Sunday, May 08, 2011

The War Memorials of Bartrès (65), France




(Top): Bartrès Village War Memorial
[This Civic Memorial was re-dedicated in 2005]

(Bottom): Bartrès Parish Church War Memorial
[This memorial is inside the Bartrès Parish Church]


For additional information click on 'Comments' below

1 Comments:

Blogger ritsonvaljos said...

Additional information

The small village of Bartrès is situated in southern France in the High Pyrenees (65) 'département'. In the 21st century the commune has developed into a mainly dormitory settlement for the nearby towns of Lourdes and Tarbes. During the first half of the 20th C - when the two World Wars took place - Bartrès was mainly a small rural 'commune' with a population of only a few hundred.

This is a place far from the main First and Second World War battlefields of northern France. Bartrès is probably best known in the wider world as the place where the 19th C shepherdess Bernadette Soubirous from nearby Lourdes lived for a time just before becoming a 'visionary' leading to her being declared a saint. Nevertheless, even in this small dormitory and touristic settlement there are three war memorials in prominent locations commemorating the young men who gave their lives in the World Wars.

Similar war memorials are usually found in towns and villages throughout France. The personal opinion of the writer is that in France the upkeep of the war memorials in the best possible condition is a matter of the highest honour to the local community. Two of the Bartrès memorials can be seen in the photographs above. The third memorial is in the Council Chamber of the Town Hall, which was closed at the time the other photographs were taken.

The civic memorial outside the Town Hall was restored and re-dedicated in 2005: coinciding with the 60th anniversary of the end of WW2. The war memorial inside the (Roman Catholic) parish church was similarly restored. The names on all three war memorials are the same. There were three villagers who died between 1939 - 1945 and eleven between 1914 - 1919.

For completeness, here are all the names listed on the Bartrès memorials:

1914 - 1919

Joseph ARTIGUES
Jean CAPDEVIELLE
Dominique CARLADOUX
Jean-Pierre CARLADOUX
Victor CRAMPE
Paul DUPAS
Joseph GOUMAND
Joseph HORGUES
Jean HOURTANE
Lucien JUNCA
Lucien TOULET

(Dominique and Jean-Pierre Carladoux were brothers)
----------------------------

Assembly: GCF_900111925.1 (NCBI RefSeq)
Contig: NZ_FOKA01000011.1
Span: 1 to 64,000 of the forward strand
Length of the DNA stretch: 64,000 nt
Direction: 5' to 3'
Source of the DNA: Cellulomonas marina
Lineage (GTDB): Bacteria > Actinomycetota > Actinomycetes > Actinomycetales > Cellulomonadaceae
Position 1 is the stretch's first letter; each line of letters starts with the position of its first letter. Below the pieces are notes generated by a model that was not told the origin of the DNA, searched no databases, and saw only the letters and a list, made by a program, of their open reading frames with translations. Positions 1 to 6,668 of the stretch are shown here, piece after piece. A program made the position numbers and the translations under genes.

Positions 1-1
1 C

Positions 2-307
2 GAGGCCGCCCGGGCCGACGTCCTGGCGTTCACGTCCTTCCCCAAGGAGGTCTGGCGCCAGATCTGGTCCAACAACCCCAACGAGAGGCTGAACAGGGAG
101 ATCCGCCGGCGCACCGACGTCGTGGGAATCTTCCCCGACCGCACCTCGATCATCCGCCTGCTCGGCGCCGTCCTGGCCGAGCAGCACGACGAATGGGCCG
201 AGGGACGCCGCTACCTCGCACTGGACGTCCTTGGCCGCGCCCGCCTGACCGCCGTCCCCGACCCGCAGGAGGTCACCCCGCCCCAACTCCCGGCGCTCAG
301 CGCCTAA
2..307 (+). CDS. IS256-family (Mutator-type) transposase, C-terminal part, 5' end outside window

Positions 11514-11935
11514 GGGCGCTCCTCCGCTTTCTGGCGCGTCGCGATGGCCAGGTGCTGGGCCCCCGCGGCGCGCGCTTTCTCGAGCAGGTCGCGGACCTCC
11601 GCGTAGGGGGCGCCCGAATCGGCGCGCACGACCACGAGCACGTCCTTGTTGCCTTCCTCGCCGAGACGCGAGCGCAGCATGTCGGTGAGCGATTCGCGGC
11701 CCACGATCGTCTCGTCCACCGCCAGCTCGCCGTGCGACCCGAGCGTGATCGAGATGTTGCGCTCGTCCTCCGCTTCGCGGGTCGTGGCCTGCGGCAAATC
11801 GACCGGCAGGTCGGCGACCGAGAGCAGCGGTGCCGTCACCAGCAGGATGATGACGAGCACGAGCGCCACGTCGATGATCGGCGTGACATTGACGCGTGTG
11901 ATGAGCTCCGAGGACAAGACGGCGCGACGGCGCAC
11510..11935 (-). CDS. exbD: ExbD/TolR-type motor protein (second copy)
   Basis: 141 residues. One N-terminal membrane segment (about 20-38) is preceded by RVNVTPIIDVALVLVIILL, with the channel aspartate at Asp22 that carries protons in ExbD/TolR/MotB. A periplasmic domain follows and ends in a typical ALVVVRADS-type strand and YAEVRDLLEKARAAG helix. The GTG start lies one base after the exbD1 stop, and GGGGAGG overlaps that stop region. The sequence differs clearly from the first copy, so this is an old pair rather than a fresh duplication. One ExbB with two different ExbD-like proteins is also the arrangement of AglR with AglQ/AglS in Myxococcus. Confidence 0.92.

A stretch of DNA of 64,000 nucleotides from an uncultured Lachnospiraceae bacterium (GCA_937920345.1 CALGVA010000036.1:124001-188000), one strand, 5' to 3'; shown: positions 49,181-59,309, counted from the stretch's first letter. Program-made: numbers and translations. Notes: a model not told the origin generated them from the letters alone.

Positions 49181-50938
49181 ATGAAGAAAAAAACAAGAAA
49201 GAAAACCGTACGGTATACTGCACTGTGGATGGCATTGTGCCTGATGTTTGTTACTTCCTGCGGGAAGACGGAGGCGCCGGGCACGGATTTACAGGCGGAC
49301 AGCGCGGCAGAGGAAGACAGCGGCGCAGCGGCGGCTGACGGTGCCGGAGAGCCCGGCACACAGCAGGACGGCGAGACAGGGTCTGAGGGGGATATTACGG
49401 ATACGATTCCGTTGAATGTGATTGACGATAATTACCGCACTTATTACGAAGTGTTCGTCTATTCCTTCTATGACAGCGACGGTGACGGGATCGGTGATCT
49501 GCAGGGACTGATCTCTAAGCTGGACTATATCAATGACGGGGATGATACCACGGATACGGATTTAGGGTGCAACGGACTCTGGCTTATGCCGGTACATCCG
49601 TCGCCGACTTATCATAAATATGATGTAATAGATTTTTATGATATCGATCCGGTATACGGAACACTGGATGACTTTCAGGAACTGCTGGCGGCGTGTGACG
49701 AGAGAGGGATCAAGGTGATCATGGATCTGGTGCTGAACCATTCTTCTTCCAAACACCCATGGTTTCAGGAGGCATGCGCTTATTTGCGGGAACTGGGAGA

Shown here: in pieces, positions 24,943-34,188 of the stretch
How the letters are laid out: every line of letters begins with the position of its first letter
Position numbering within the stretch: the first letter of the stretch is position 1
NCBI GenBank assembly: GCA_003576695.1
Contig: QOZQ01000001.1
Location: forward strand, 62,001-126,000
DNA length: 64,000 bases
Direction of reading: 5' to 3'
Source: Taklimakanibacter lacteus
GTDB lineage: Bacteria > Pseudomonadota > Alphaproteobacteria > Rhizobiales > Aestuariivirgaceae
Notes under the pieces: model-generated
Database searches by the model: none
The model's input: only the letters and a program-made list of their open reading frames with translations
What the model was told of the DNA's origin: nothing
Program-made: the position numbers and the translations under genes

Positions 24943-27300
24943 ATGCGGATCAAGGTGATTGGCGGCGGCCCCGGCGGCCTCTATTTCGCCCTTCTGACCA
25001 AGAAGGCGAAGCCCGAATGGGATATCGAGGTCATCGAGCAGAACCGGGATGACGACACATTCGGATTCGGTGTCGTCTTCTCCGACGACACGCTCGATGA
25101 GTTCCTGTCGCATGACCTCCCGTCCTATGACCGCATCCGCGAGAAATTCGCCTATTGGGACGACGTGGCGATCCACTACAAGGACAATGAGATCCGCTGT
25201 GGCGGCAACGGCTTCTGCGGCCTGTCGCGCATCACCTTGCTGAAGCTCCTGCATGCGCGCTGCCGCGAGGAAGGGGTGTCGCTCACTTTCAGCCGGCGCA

1939 - 1945 & 'T.O.E'*

Joseph DOMEC
Joseph PONTICO
Louis SEGOT

*'T.O.E'. - 'Théâtres d'opérations extérieurs'
('External operational theatres of war' (i.e. outside of France)

(Thanks to Catherine for explaining the meaning of T.O.E.)
-------------------------------------------------

Some personal comments

I happened to be passing through Bartrès with family during a pleasant day's walk along footpaths of the Pyrenean foothills. As it is not far from the Marian City of Lourdes and the crossroads of many footpaths and cycleways, Bartrès is a good place to stop for lunch. Having an interest in the importance of commemorating the Fallen of the World Wars the friendly and welcoming villagers I spoke to explained how the memorials were important to them and that these young men of the village should never be forgotten. That was why the memorials had been restored at public expense in 2005.


As a young child many years ago I had visited Bartrès with my parents although on that occasion it had been to visit the sites associated with Bernadette Soubirous (the farmhouse where she had lived, the 'sheep fold' and the parish church. Superficially the village had changed much from what I remembered. There are many more houses for the recent 'incomers' who live in the village and commute to the nearby towns. However, even these families relatively new to the village believe it is important to commemorate those villagers whose families lived in Bartrès for many generations and who had left during the World Wars and never returned.
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Thursday, 16 June, 2011  

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